Edwards links Operation Igloo White to a process of automation and internationalization of military conflict which became predominant in the Cold War, by which the minutiae of wars became managed less by field commanders as by The Pentagon, using high technology to augment or replace human action. The Vietnam War or Second Indochina War was a conflict between the Democratic Republic of Vietnam (DRVN, or North Vietnam), allied with the National Liberation Front (NLF, or Viet Cong) against the Republic of Vietnam (RVN, or South Vietnam), and their allies—notably the United States military in support of... Robert McNamara in 1964 Robert Strange McNamara (born June 9, 1916), is an American business executive and a former United States Secretary of Defense. ... The United States Department of Defense, abbreviated DoD or DOD and sometimes called the Defense Department, is a civilian Cabinet organization of the United States government. ... Centralization is the process by which the activities of an organization, particularly those regarding decision-making, become concentrated within a particular location and/or group. ... Harry S. Truman (May 8, 1884 – December 26, 1972) was the thirty-fourth Vice President (1945) and the thirty-third President of the United States (1945–53), succeeding to the office upon the death of Franklin D. Roosevelt. ... The United States Secretary of Defense is the head of the United States Department of Defense, concerned with the armed services and The Secretary is a member of the Presidents Cabinet. ... For the generic term for a high-tension rivalry between countries, see cold war (war). ... A pre-9/11 view of The Pentagon, looking east with the Potomac River and Washington Monument in the distance. ...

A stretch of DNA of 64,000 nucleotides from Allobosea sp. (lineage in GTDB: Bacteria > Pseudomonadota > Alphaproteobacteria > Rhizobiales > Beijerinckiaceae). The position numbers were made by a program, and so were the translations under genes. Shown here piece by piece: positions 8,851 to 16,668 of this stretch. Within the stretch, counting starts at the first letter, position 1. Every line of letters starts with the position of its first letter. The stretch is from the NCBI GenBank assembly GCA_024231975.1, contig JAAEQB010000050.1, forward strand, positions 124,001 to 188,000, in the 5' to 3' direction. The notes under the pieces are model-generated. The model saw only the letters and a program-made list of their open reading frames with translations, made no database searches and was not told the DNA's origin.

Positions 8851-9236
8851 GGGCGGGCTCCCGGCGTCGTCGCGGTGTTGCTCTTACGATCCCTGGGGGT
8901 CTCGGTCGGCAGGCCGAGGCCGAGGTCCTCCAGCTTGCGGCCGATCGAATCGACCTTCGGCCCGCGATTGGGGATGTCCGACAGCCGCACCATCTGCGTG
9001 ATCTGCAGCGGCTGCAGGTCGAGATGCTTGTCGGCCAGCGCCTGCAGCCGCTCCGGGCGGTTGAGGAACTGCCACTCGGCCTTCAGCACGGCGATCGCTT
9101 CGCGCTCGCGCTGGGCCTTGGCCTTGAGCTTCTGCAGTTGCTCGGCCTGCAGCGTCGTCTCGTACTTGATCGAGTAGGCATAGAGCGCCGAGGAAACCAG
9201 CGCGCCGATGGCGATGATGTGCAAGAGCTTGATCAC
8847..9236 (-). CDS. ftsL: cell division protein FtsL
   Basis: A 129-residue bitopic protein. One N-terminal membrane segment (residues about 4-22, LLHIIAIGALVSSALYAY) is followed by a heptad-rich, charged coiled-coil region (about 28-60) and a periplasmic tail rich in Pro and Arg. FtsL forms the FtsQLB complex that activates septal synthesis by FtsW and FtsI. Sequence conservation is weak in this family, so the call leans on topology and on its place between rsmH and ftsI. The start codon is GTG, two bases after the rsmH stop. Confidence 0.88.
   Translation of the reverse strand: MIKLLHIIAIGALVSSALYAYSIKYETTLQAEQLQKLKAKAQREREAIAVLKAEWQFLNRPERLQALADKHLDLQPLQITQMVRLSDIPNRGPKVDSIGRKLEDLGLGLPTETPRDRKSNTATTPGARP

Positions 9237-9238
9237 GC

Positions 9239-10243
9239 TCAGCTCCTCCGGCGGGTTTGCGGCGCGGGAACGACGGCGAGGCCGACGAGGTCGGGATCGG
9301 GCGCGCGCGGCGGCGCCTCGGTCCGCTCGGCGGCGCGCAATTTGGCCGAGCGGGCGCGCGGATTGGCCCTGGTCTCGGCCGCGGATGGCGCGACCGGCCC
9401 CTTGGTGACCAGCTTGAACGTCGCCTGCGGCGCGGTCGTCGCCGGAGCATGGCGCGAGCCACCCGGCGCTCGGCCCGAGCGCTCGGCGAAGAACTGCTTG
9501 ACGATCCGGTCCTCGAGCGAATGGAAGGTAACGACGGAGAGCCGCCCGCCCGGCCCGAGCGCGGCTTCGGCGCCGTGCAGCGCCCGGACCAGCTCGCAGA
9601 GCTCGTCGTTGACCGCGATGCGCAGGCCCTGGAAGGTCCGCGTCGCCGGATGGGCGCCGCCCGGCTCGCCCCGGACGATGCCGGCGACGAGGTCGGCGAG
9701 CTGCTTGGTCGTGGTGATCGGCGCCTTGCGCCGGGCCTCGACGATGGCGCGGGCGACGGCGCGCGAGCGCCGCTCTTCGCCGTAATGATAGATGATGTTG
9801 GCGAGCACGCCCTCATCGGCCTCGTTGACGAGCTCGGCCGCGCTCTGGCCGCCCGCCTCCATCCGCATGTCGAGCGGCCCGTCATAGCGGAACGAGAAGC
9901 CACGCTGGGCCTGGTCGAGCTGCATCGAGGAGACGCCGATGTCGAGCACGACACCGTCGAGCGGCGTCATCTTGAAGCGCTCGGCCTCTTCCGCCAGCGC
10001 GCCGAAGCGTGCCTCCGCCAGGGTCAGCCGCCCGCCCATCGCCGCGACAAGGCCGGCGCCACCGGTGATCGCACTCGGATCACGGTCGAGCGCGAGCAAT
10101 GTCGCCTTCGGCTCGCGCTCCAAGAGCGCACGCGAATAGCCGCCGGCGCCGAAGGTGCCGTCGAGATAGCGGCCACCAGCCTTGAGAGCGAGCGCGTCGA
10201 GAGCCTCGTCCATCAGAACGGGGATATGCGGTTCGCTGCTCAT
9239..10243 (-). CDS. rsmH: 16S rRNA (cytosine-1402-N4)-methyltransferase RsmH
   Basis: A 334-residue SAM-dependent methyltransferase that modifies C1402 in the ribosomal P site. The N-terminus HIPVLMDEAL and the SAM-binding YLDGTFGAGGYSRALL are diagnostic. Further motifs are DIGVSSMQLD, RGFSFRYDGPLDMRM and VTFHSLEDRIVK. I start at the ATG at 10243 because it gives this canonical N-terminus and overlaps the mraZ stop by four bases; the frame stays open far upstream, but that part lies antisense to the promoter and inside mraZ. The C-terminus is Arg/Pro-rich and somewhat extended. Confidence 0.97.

Further reading

  • Paul N. Edwards, The Closed World: Computers and the Politics of Discourse in Cold War America (Cambridge, MA: MIT Press, 1996).

External links

  • Text from Edwards' book regarding Igloo White
  • Page with many technical details about Igloo White

  Results from FactBites:
 
Air Force Magazine (4304 words)
Igloo White would be the name by which the entire program would be best remembered.
Igloo White consisted of three parts: the sensors, the orbiting aircraft to relay the signal, and the Infiltration Surveillance Center at Nakhon Phanom Air Base in Thailand.
The nerve center for Igloo White was located at Nakhon Phanom, which the Americans called “NKP,” in eastern Thailand, across the Mekong River from Laos.
  More results at FactBites »